The surface recombination, the open circuit voltage, and the reverse saturation current density are given by the following expressions [14, 15]:where is the open circuit voltage, is the short circuit current density, and is the reverse saturation current density. and are Boltzmann’s constant and the lattice temperature, respectively. and are the initial acceptor and donor doping concentrations, respectively. is the intrinsic carrier concentration, which is expressed aswhere and are the effective densities of states in the conduction and valence band, respectively. is the band gap energy.

The conversion efficiency of the solar cell is given by the following equation [15]:where is the incident power of the solar spectrum, is the short circuit current, and FF is the fill factor of the solar cell.

2.3. Physical and Optical Parameters

The single-junction solar cell used in our study is based on In0.622Ga0.378N alloy with a band gap energy of 1.39 eV, which is related to the indium composition fraction at a temperature of 300 K by [7, 16]:where the band gap energy of InN () and GaN () is 0.7 eV and 3.42 eV, respectively. is the indium content and is the bowing parameter () [7, 16].

The dependence of the energy band gap to the temperature is modeled in the Atlas software as follows [11]:where is given by (1). and are the parameters related to the materials used in the single junction. They are set, respectively, at 9.09 × 10−4 eV·K−1 and 650 K [11] and are valid for the whole composition range of .

The other modeling parameters of the alloy were calculated using the following equations.Electron Affinity () [4, 8, 17]:Relative permittivity () [16]:Effective density of states in the conduction band () [8, 17]:Effective density of states in the valence band () [8, 17]:Effective masses () [11]:

The low field mobility model developed by Farahmand et al. [18] has also been used in order to study the hole and the electron mobility behavior in the alloy depending on the material composition and the temperature. The electron or hole mobility is given by the following expression [18]: where is the total doping of the layer and is the doping of the substrate which is fixed at 1017 cm−3. , , , , and are the specific parameters for a given material.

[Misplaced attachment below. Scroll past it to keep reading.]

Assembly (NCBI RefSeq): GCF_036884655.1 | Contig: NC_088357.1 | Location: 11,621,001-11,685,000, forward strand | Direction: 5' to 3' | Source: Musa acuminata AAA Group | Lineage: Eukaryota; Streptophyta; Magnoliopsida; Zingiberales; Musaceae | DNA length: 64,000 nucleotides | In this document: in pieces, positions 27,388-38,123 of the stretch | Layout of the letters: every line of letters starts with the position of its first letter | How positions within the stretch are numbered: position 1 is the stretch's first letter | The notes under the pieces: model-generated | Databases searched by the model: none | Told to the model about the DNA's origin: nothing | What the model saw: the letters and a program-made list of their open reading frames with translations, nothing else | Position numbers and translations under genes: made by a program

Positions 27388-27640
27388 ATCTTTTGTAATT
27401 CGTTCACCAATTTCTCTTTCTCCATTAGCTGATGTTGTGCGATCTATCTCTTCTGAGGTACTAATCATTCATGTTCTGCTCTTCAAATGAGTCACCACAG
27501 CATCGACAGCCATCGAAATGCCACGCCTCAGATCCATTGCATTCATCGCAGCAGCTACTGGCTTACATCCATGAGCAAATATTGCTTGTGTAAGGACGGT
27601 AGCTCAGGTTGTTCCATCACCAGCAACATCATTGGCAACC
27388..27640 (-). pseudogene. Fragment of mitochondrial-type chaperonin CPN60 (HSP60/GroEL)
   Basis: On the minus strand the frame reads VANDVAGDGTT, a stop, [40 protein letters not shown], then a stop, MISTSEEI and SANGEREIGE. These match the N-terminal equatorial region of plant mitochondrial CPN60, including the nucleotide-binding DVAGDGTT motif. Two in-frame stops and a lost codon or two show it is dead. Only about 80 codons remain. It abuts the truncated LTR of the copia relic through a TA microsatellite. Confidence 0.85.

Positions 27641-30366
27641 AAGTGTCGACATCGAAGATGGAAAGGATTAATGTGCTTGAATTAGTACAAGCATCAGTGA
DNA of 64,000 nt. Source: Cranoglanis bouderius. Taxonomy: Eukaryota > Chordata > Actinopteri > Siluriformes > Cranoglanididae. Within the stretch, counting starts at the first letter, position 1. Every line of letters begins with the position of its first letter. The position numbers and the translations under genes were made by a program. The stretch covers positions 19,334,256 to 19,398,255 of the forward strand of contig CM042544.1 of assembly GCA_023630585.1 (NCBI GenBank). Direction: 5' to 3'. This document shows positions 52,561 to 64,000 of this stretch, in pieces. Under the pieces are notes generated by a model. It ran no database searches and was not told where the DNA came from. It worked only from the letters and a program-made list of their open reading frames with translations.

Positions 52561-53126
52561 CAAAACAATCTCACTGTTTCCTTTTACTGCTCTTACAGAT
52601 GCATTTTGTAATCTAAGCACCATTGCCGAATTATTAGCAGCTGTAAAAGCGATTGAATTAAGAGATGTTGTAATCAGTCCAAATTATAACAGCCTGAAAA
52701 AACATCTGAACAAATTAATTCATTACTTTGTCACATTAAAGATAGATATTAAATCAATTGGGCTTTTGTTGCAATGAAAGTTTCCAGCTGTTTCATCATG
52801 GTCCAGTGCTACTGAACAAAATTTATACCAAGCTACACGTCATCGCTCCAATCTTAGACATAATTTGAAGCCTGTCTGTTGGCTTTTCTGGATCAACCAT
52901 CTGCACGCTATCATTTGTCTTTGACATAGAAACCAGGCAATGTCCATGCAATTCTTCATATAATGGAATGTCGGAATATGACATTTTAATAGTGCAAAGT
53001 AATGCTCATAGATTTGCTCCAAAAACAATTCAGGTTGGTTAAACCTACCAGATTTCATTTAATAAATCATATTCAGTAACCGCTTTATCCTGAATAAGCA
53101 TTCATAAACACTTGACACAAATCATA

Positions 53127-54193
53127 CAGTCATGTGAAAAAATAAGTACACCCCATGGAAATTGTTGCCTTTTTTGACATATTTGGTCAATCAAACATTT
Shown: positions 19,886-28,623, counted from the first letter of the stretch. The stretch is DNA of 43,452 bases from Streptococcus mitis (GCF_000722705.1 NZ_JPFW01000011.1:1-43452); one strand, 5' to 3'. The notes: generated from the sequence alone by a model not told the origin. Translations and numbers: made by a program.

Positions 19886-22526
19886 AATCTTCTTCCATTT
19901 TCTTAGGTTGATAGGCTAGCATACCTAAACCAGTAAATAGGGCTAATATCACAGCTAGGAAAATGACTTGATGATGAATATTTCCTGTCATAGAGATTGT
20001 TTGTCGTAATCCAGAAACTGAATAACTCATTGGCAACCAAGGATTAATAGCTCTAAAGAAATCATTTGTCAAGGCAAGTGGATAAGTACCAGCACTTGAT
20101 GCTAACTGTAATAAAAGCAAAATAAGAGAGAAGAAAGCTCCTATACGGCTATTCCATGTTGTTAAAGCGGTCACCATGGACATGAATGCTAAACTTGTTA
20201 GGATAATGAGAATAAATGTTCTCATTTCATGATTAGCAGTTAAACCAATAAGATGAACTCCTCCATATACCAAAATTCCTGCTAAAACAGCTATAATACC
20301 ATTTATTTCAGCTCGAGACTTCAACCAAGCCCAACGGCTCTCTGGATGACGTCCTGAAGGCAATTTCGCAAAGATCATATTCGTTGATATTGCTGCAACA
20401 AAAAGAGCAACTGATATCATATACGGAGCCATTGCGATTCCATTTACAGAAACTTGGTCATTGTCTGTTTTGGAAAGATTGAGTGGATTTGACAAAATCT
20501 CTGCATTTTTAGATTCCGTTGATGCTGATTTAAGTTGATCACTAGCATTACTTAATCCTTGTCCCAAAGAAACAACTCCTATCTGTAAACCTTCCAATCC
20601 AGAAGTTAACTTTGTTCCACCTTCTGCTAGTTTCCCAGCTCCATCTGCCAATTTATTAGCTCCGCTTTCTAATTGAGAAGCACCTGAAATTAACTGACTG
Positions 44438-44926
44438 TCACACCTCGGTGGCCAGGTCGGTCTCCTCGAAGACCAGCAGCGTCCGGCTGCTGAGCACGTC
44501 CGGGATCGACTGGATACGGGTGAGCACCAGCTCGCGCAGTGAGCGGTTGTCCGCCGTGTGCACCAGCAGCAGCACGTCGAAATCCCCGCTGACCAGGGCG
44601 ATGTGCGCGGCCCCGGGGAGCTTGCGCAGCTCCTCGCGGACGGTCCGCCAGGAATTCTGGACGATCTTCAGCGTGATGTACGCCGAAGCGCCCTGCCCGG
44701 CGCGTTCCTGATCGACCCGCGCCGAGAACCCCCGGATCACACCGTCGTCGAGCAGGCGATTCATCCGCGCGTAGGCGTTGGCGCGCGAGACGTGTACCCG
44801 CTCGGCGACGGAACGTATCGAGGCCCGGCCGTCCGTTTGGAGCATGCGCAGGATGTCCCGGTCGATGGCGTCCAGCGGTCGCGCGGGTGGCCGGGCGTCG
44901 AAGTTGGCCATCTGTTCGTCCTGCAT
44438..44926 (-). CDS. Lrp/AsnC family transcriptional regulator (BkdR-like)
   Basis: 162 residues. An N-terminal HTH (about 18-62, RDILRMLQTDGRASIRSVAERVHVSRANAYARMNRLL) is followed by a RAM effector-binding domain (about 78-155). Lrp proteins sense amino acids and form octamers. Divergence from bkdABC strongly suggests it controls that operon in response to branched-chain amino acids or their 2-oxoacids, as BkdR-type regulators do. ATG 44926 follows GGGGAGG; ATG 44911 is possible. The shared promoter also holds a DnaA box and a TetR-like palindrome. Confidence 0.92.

and , the values for the carrier mobility, are given in Table 1.

Table 1: Nitride low field mobility model parameter values [18].

For other composition fractions not listed in Table 1, electron mobility was got by a linear interpolation from the nearest composition fractions. As the experimental data for the hole mobility in the InGaN alloys are not available, we have assumed that the hole mobility in is the same as in GaN [6, 7].

The InGaN alloys absorption coefficient is given by [16, 19]:where is the photon energy and and , given in Table 2, are parameters dependent on the alloy composition.

Table 2: Fitting parameters used to calculate the absorption coefficient of the alloys [19].

For the alloys, Adachi’s wavelength-dependent refractive index model is given by the following equation [16, 20]: where and depend on the material composition. In the case of the alloy, and are given by the following equation [16]:

In order to take into account the action of several physical phenomena that take place in the structure, the following physical models have also been implemented:(i)the doping and temperature-dependent mobility models;(ii)the Auger recombination models;(iii)the Shockley-Read-Hall recombination models;(iv)the Fermi-Dirac statistics.

Some assumptions have been made to simplify the simulations. Thus, the Auger recombination coefficients for both electrons and holes, for the alloys, are set at 1.5 × 10−30 cm6·s−1 [16]. As the hole lifetimes of GaN and InN are, respectively, 6.5 ns and 5.4 ns [7, 19], the alloys have probably lower minority carrier lifetimes, and hence the electrons and holes lifetimes were assumed to be 1 ns [16, 19].